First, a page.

A great resource to discuss and debate the issue of corporate crime and responsibility in terms of tax etc. The comments are particularly wonderful.
Rape comes up a lot during discussions when teaching Crime and Deviance, particularly at A level, but also at GCSE. Whilst it can be a difficult topic for some, I welcome the discussions and am particularly keen to get students discussing current political views. The American Presidential elections are proving most fertile as grounds to engage students...
Experiments with capuchin monkeys show that they understand the concept of fairness and inequality - perhaps better than humans! A greater starter for lessons.read more...»
Some useful stats here on trade union membership in the UK - albeit from the Telegraph's Deputy Political Editor (so the data comes alongside some political comment and opinion).read more...»
TED is a fantastic resources of talks on a multitude of subjects. Go and have a browse - you are sure to find something interesting / fun / challenging / useful / eye-opening…
Wikipedia’s decision to stage a 24hour ‘blackout’, in response to threatened US legislation, should make an interesting discussion starter for anyone studying media and / or crime and deviance.read more...»
Zygmunt Bauman: ‘No one is in control. That is the major source of contemporary fear’ – video. For Zygmunt Bauman the world is marked by a division between power and politics. While politics is defined by nations, power no longer recognises national boundaries
The government published last week their interim report on the violence during the summer. You can find it here.
The LSE and the Guardian newspaper also carried out research, interviewing many of those involved. The findings are summarised in an article here.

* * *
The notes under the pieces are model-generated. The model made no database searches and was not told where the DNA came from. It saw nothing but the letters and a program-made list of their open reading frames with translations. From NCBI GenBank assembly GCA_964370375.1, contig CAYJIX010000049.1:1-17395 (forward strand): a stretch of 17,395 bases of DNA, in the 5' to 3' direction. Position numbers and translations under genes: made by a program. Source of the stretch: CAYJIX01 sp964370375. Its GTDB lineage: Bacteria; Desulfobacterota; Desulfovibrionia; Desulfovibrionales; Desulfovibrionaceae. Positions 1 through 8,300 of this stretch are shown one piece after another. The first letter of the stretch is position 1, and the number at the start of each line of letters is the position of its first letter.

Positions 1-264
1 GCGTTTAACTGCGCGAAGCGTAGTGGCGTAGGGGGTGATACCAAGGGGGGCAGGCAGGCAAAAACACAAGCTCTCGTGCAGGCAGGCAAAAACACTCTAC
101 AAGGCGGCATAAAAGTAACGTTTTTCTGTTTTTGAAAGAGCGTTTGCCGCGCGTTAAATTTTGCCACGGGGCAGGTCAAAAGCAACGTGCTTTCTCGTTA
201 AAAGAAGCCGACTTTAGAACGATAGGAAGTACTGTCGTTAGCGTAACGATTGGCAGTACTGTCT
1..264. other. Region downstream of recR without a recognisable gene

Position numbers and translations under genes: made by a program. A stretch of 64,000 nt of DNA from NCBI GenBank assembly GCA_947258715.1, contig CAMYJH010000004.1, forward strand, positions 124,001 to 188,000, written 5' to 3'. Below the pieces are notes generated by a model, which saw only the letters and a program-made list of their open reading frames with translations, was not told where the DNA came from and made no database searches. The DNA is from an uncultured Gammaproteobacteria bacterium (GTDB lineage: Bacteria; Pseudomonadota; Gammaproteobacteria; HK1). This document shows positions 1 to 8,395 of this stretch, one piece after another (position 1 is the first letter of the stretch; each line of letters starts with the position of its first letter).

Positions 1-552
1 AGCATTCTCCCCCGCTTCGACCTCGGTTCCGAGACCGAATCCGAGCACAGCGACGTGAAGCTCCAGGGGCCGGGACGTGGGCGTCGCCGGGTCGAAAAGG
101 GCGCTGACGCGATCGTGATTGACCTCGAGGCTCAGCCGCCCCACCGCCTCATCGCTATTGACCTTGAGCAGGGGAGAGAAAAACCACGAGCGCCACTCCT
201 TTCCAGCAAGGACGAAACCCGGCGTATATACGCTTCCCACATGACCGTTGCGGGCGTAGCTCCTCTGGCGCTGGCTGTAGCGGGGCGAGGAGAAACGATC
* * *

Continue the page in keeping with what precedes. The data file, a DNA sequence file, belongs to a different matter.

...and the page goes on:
Any student studying Mass Media for Unit 3, should be aware of the Leveson inquiry - a goldmine of examples! The BBC have been doing a rolling commentary on the witness statements, including that by Campbell here.
Back in the 1980s you couldn’t easily do a sociology course without the old chestnut of class and voting coming up. The working class were statistically more likely to vote Labour, the middle class Conservative, the theory went. Of course, there were significant qualifications. A big section of the working class voted Tory - they were deferential and would for instance, argue that those from higher social classes were best qualified to lead the country. A small section of the middle class would go against their assumed self-interest and vote Labour. Can we still make the same or broadly similar claims today? Many sociologists have argued that class has fragmented and these broad patterns are no longer so easy to discern. See how far things have changed by watching this report from the Daily Politics.
The furore over the inclusion of BNP Nick Griffin on tonight’s Question Time, has prompted a lot of discussion in the media. Last night the BBC’s Newsnight, got in their two pence worth. If you missed it, click on the link to iPlayer and have a listen. It’s somewhere around halfway through I should think.
In amongst all the debate about Griffin, Newsnight did some very interesting contextualisation.read more...»